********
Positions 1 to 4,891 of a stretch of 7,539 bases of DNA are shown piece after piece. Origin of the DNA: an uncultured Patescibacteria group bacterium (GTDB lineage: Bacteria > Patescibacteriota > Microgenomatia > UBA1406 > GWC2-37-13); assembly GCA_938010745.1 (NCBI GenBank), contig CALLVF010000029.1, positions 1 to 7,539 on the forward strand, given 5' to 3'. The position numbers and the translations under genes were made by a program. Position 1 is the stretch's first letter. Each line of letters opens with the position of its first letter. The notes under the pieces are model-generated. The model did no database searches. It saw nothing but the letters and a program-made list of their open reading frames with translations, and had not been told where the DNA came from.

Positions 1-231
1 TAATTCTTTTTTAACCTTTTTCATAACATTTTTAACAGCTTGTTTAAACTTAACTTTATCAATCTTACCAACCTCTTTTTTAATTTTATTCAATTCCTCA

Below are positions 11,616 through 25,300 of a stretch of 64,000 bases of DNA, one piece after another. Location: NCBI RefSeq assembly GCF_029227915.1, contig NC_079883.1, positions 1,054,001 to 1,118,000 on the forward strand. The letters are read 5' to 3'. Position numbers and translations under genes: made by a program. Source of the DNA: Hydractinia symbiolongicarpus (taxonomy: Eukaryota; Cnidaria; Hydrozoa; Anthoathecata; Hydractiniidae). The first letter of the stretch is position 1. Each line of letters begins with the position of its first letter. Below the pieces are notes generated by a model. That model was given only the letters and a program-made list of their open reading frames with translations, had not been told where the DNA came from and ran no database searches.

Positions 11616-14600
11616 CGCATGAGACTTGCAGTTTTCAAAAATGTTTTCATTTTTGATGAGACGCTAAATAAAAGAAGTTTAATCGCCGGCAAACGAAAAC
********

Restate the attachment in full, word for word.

Positions 1 to 4,891 of a stretch of 7,539 bases of DNA are shown piece after piece. Origin of the DNA: an uncultured Patescibacteria group bacterium (GTDB lineage: Bacteria > Patescibacteriota > Microgenomatia > UBA1406 > GWC2-37-13); assembly GCA_938010745.1 (NCBI GenBank), contig CALLVF010000029.1, positions 1 to 7,539 on the forward strand, given 5' to 3'. The position numbers and the translations under genes were made by a program. Position 1 is the stretch's first letter. Each line of letters opens with the position of its first letter. The notes under the pieces are model-generated. The model did no database searches. It saw nothing but the letters and a program-made list of their open reading frames with translations, and had not been told where the DNA came from.

Positions 1-231
1 TAATTCTTTTTTAACCTTTTTCATAACATTTTTAACAGCTTGTTTAAACTTAACTTTATCAATCTTACCAACCTCTTTTTTAATTTTATTCAATTCCTCA

Below are positions 11,616 through 25,300 of a stretch of 64,000 bases of DNA, one piece after another. Location: NCBI RefSeq assembly GCF_029227915.1, contig NC_079883.1, positions 1,054,001 to 1,118,000 on the forward strand. The letters are read 5' to 3'. Position numbers and translations under genes: made by a program. Source of the DNA: Hydractinia symbiolongicarpus (taxonomy: Eukaryota; Cnidaria; Hydrozoa; Anthoathecata; Hydractiniidae). The first letter of the stretch is position 1. Each line of letters begins with the position of its first letter. Below the pieces are notes generated by a model. That model was given only the letters and a program-made list of their open reading frames with translations, had not been told where the DNA came from and ran no database searches.

Positions 11616-14600
11616 CGCATGAGACTTGCAGTTTTCAAAAATGTTTTCATTTTTGATGAGACGCTAAATAAAAGAAGTTTAATCGCCGGCAAACGAAAAC